Kingston HyperX 240GB SATA 3 SSD Review – Kingston Hits The Mark Dead On With SandForce

Our review today examines the Kingston HyperX 240GB SATA 3 SSD.  The HyperX is Kingstons first offering of a SATA 3 SSD and their first partnership with SandForce through use of their SF-2281 6Gbps processor, a processor which has taken the SSD community by storm.

With full intention of their HyperX line being the absolute best, Kingston has included all the bells and whistles and taken their time in producing a very attractive total package.  The performance lies at the heart of the beast, however, and performance would tell the tale of the tape.

KINGSTON’S SPECS

The Kingston HyperX SSD is available in capacities of 120 and 240GB and the SSD can be purchased alone or with a migration kit, the latter of which was sent to us for our review.  Its specifications list 525MB/s read and 480MB/s are seen directly on the face of the box with up to 95,000 IOPS at 4k aligned write disk access.  We will demonstrate that this is just a bit conservative which is always appealing.  The HyperX carries a three year warranty, 24/7 technical support and our initial check showed pricing at $269 (120GB) and $499 (240GB) for the drives alone and $299 and $549 with the complete migration kit.

EXTERIOR PACKAGING AND CONTENTS

As mentioned, our retail version of the HyperX SSD included the migration kit and the exterior container was one in which the top was pulled off of the box itself.  We have been pretty vocal, as of late, in our thoughts regarding exterior design and content, as we all know that even package appearance is a huge factor in purchase.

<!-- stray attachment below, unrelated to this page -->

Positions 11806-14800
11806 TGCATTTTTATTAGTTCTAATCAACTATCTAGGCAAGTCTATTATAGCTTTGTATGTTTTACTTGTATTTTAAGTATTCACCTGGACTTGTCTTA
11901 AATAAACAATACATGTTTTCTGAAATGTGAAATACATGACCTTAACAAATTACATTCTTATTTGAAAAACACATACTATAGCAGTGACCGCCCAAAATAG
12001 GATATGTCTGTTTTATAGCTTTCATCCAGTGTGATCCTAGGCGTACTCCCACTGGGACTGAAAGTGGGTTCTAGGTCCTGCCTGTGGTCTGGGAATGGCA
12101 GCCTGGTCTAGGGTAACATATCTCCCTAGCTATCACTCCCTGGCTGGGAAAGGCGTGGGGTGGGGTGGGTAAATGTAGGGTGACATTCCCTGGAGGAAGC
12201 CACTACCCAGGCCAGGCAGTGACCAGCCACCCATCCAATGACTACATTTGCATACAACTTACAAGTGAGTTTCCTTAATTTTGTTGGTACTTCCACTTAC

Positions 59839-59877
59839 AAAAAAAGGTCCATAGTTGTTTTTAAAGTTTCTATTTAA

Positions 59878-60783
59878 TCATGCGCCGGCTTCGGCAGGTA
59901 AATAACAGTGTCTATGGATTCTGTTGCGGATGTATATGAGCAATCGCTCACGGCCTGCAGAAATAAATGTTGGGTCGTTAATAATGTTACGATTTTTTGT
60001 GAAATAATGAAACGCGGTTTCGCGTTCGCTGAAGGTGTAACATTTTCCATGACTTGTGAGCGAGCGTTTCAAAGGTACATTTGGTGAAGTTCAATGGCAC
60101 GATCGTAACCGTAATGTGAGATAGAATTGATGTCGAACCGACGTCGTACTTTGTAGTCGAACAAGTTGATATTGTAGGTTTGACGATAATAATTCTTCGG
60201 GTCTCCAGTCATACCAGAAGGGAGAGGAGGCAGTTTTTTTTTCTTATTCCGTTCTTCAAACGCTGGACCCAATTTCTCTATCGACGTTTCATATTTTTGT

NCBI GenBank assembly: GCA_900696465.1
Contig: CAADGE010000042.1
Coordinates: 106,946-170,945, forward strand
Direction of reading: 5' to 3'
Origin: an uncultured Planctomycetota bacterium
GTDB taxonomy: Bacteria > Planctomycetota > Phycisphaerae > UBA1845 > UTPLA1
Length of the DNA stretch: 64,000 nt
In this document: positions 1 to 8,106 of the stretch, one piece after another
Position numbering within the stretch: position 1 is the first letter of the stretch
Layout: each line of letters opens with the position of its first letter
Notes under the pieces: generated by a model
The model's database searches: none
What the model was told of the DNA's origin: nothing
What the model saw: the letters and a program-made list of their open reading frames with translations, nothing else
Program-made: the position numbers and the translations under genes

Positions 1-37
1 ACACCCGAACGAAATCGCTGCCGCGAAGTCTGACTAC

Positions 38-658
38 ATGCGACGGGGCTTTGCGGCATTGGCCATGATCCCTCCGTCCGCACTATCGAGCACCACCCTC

The front of the package clearly shows the SSD, its capacity, performance, the 3 year warranty as well as displaying that there is 24/7 support should the user have any concerns with migration.   It also lists the ‘SandForce Driven’ logo which gives that ‘little bit extra’ to help the consumer.  The exterior back describes and shows the contents of the kit and has a promotional statement in more languages than we care to count.

The sides of the case once again provide promotional material as well as product numbers and a statement that identifies the final capacity of the formatted drive as being less than the listed capacity. For those new to this thought, this is the same with any SSD that uses SandForces controllers and we will get to reasoning for such in the following para’s.

Once we lift off the case top, we get our first real look at the HyperX as it is situated within the first level of protective foam.  Beneath that lies the next layer which contains a very attractive HyperX Tool and the 2.5″ USB enclosure which will be used during system migration.

Underneath the enclosure we find a USB connector and SATA cable and, as can be seen by the picture on the right, there is also a 2.5″ to 3.5″ adapter and DVD with Acronis True Image Migration Software included within.

HYPERX EXTERIOR

This is without a doubt a very eye catching design and great color choice.  The SSD printed circuit board (PCB) is protected by a two piece metal and plastic case.  The case can be opened by removal of the 4 security screws on the back but, be warned, this will void your warranty.  The screws are an abnormal Torx design which are NOT included in the Tool and the security sticker cannot be removed without damage.

INDEX

INTRODUCTION AND EXTERIOR PACKAGING

INTERIOR COMPONENTS AND TEST PROTOCOL

CRYSTAL DISKMARK, AS SSD AND ANVIL STORAGE UTILITIES

HDTUNE PRO BENCHMARKS

PCMARK VANTAGE TESTING AND THE SATA 3 HIERARCHY

THE VERDICT

FOLLOW THE DISCUSSION

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